DH: Briefly for non-readers, can you introduce us to Jorg & the Broken Empire Series? What makes it different from other series on the shelves? ML:  The Broken Empire trilogy is related by Jorg Ancrath, seen through his eyes. Over the course of the books we see him at various points between age six and twenty watching him grow from a violent, charming and amoral child into a violent, charming and amoral young man. The primary element that makes the books unusual is that Jorg isn’t any kind of hero and in most fiction he would be the villain. DH:   You’ve said in another interview that you ”didn’t outline anything. I don’t plan. I just let the story flow as I write and generally have no idea where we’ll be at the bottom of the page.” Did that extend to the rules that governed the world (magic / commerce / time period)? ML: Yes, everything was a revelation. It’s fun to write that way – I lack motivation when I know what’s coming. DH: What do you think the movement toward gritty & researched realism in fantasy world building?  To rephrase: does it add to the value of a book that the author has worked out the distribution network for grain in each major city?  ML: I didn’t know people put those things together. I’ve heard people say books are getting more ‘gritty’, meaning more violent and less stylised in general. The realism there might be in terms of warrior not shrugging off their wounds and being fine the next day etc.  Researched realism and detailed city/country mechanics are not something I was aware of a movement toward. To me nothing is added by, for example, the author working out a grain distribution network. I’m interested in story and character, not mechanics. DH:  Many recent fantasy series, including yours, contrast a current age of violence with a ancient era of peace and civilizing empire. But some parts of civilization appear to survive in your books, particularly the method of selecting the emperor.  What kind of laws and traditions do you think survive the collapse of empire? Which would survive the collapse of ours? ML: I’m not sure I make that contrast. Nobody accuses the Builders (the ancient civilisation in my work) of being peaceful – simply more advanced… until they wrought their own ruin with weapons of...

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Sally can’t argue that (on law school exams)

At most law schools, first year students get back their fall semester grades this week.  This can be a difficult time for students who – often for the first time – are on the bottom half of steep curves.  If you are in that situation, I thought I’d offer one tip that might help you diagnosis a correctable problem with exam-taking technique.  When you get back your exam, and before you look at the model answer, I’d urge you to scan your exam for the following phrases:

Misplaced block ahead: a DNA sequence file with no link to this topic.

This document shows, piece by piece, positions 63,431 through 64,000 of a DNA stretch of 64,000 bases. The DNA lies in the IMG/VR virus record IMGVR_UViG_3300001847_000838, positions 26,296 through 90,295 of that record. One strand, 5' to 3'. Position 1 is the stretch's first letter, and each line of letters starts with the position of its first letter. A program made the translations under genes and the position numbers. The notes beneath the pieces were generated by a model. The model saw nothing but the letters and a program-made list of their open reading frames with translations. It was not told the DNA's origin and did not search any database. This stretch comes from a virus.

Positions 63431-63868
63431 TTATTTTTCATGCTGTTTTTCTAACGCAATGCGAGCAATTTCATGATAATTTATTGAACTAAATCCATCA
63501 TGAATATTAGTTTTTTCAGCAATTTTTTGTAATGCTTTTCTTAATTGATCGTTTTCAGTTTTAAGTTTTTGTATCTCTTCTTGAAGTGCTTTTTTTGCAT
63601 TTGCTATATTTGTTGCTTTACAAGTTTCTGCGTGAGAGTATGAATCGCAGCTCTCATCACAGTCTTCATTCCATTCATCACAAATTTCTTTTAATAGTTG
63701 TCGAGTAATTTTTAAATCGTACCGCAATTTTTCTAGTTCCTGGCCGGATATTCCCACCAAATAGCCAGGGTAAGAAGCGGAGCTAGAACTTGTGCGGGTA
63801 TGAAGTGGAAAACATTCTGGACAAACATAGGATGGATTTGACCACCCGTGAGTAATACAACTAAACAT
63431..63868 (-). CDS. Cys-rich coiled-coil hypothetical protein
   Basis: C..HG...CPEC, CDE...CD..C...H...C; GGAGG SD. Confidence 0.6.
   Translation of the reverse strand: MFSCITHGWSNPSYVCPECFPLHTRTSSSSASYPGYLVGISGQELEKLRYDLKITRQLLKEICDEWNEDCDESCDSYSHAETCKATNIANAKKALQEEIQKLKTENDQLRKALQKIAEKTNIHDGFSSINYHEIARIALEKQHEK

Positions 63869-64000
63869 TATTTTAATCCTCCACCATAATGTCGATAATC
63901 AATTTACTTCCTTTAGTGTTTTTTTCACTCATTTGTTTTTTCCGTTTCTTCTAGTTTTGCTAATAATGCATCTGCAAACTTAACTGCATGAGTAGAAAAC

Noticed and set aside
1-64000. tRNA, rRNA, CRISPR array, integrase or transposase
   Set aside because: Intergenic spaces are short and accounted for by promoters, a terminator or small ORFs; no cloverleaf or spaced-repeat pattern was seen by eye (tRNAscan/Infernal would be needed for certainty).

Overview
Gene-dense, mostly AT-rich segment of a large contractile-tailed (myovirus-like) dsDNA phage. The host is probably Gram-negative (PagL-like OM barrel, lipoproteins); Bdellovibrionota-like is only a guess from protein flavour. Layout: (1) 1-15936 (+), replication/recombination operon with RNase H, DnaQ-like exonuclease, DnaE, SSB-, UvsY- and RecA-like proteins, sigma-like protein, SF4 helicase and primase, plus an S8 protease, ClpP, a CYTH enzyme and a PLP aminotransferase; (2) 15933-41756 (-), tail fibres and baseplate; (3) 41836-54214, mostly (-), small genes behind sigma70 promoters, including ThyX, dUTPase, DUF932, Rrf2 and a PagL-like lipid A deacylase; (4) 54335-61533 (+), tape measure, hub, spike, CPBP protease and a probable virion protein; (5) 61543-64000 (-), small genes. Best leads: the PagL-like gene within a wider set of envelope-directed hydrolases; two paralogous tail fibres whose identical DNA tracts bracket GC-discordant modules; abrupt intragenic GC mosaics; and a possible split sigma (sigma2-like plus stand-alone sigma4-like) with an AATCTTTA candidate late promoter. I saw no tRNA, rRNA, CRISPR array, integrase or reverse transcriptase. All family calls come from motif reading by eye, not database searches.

A could argue that; or A might argue that; or A has an argument…

Every time you see this phrase, highlight it in red ink.  It’s almost certainly leading you down a dark path.

Why is this phrase pernicious?  Because, very often, it signals that you are about to fail to actually evaluate the noted argument. Rather, you will simply list the possibility (in contracts, for example, “A could argue that the correspondence of May 1 was an offer”) and not tell the reader whether or not that claim is a plausible or winning one in court.  Though sometimes professors truly want to see a kitchen sink of every possible issue , most, instead, are testing judgment. Judgment requires one to actually evaluate legal claims, not to list them.  The problem with “argue that” is that it leads you to think that you are actually saying something — implicitly, that the argument raised is plausible? — without articulating the predicate rationale and limiting conditions. I can’t tell you how many times I’ve sat with students in exam reviews, pointed out this phrase, only to have the student tell me that they knew that the argument was a good or bad one, but they failed to articulate it on the page.  ”Argue that” blinds you to your own failure to exercise your situation sense.

The great thing about this tic is that it’s a useful, concrete, red flag for conclusory exam writing, which typically distinguishes average exams from great ones.  If you are working on your computer, you can simply use the find function before handing in the exam to make sure that you haven’t fallen into the trap.  Other tics, like “obviously,” “clearly,” and “certainly,” are similar but aren’t as prevalent on law school exam answers. Eliminating “could argue that” also helps to omit needless words: instead of introducing issues before disposing of them, you can simply fold the analysis into the introductory sentence. Thus: “While the May 1 letter has some of the markings of an offer (it identifies price & amount), it fails to state the timing of delivery and most courts will follow Nebraska Seed in denying formation.”

Now, you could argue that this is all needlessly pedantic mutterings over style points, when the real skills that ought to separate good from bad exams concern doctrine.  But, if you did make that argument, you’d be wrong. Being conclusory – that is, assuming the conclusion in question and failing to analyze why the answer follows from the...